The amount of work from home jobs and opportunities has risen dramatically in recent years. But along with those legitimate work from home jobs that offer people the flexibility and convenience of telecommuting, comes an influx of opportunities for scammers to take advantage of job seekers.
Fear of these work from home scams shouldn’t stop you from finding real work from home jobs, if that’s your goal. Instead, you can learn how to best identify and avoid scams so that you can stay on top of the real job opportunities.
There’s not one surefire way to separate all of the real work from home jobs from the scam ones. But there are some warning signs. Anything that requires you to invest or purchase equipment up front should set off alarms.
Fraudsters often promise job seekers hefty paychecks and other benefits if they just put in a little money upfront. Almost always, the “employer” is nowhere to be found once you’ve spent your money and are looking to get started.
Another common work from home scam involves companies that seem a bit too willing to pay you. If you’ve done no work for a company and they offer to send you an advance on your salary, it could be part of an intricate plan to gain access to your bank information.
John Breyault, vice president of public policy, telecommunications & fraud at the National Consumers League said in an email with Small Business Trends, “Beware of jobs that offer to pay you an “advance” and ask you to deposit the check into a personal checking account. These are often followed (or accompanied) by requests to send a portion of the proceeds from the check via wire transfer or prepaid card to someone else. This is a sure sign of fraud.”
There are also some things you can and should do to research specific work from home jobs in order to keep yourself out of suspicious situations.
Holly Hanna of The Work at Home Woman has plenty of experience dealing with online job opportunities. She is aware of some of the warning signs of potential work from home scams. According to Hanna, identifying scams doesn’t have to be complicated. She recommends just starting with a simple Google search.
In an email interview with Small Business Trends she advised, “Type the name of the company and the term “scam” and/or “review” in and see what comes up. If someone has been burned in the past by the company, they may have written a negative review. Dig around and see what you find both negative and positive.”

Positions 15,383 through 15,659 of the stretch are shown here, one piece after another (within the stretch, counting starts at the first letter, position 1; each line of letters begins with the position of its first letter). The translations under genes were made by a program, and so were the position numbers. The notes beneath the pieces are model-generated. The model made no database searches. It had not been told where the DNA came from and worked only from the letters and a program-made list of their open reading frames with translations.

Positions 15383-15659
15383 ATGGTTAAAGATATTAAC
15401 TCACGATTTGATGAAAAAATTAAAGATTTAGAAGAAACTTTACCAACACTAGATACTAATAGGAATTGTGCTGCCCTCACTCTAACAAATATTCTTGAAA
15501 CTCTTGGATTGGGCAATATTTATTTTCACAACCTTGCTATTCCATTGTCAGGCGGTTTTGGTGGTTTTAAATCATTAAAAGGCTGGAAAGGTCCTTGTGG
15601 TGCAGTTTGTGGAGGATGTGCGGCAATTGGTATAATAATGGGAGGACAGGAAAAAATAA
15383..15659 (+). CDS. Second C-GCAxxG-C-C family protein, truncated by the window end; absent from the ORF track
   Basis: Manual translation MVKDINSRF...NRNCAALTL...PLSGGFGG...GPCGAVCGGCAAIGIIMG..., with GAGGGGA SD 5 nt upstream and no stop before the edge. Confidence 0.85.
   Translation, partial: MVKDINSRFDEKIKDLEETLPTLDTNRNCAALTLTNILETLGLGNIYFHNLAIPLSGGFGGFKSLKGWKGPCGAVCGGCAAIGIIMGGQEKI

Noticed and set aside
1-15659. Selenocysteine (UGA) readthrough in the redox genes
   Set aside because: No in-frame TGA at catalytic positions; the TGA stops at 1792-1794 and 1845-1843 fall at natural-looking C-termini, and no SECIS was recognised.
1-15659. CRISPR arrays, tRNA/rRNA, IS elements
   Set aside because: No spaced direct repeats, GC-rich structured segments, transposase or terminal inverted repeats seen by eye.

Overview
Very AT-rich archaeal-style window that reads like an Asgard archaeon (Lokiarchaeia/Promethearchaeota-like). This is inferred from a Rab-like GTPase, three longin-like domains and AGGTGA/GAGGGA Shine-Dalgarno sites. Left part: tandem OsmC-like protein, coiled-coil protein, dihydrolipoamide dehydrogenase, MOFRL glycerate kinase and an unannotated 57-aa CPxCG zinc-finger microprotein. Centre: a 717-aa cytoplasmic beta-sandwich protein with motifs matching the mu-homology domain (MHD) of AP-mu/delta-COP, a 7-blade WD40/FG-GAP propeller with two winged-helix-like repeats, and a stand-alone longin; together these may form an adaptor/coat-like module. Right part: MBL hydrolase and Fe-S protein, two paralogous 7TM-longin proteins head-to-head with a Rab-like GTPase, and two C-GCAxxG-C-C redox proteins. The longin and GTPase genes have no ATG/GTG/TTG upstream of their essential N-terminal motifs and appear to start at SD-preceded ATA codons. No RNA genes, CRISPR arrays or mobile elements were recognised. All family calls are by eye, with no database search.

Another helpful resource is Fraud.org, a project of the National Consumers League. However, in order for this platform and the others mentioned to provide useful information, people who have encountered scams need to share their stories.
Breyault said, “If you’ve been defrauded, report it! At Fraud.org, we accept complaints from consumers and share them with a network of more than 90 federal, state, local and international law enforcement and consumer protection agencies.”
If you can’t find much information about a business from those sources, the company’s website should also give you some hints about the opportunity’s legitimacy.
“Look for contact and company information; An email address, phone number, physical building address, an About Page on their website, and active social media profiles,” Hanna suggested. “People that are promoting scams don’t want to be found, so they will go to great lengths to hide behind an online veil.”
But while some scams can be pretty easily identified, others are a bit trickier. As a basic rule of thumb, Hanna thinks that job seekers should err on the side of caution. If you get a gut feeling about an opportunity that seems like a scam, even if you can’t find any concrete evidence that it is, it might be best to just steer clear.
Hanna said, “If something sounds too good to be true, it probably is.”
Finally here are some other resources to keep in mind:
- Understand the difference between work-at-home franchise opportunities and scams. As franchise expert Joel Libava writes, there are legitimate work from home franchise opportunities. Doing thorough research is how you separate out the legitimate from non-legitimate ones.
- If it’s not exactly a franchise, but a business opportunity, the FTC governs how business opportunities must be disclosed. The FTC requires business opportunities to have a disclosure statement. The statement must disclose such things as refund or cancellation policies, earnings claims, and give references to others who have purchased the opportunity. It’s called the Business Opportunity Rule.
Work-at-Home Photo via Shutterstock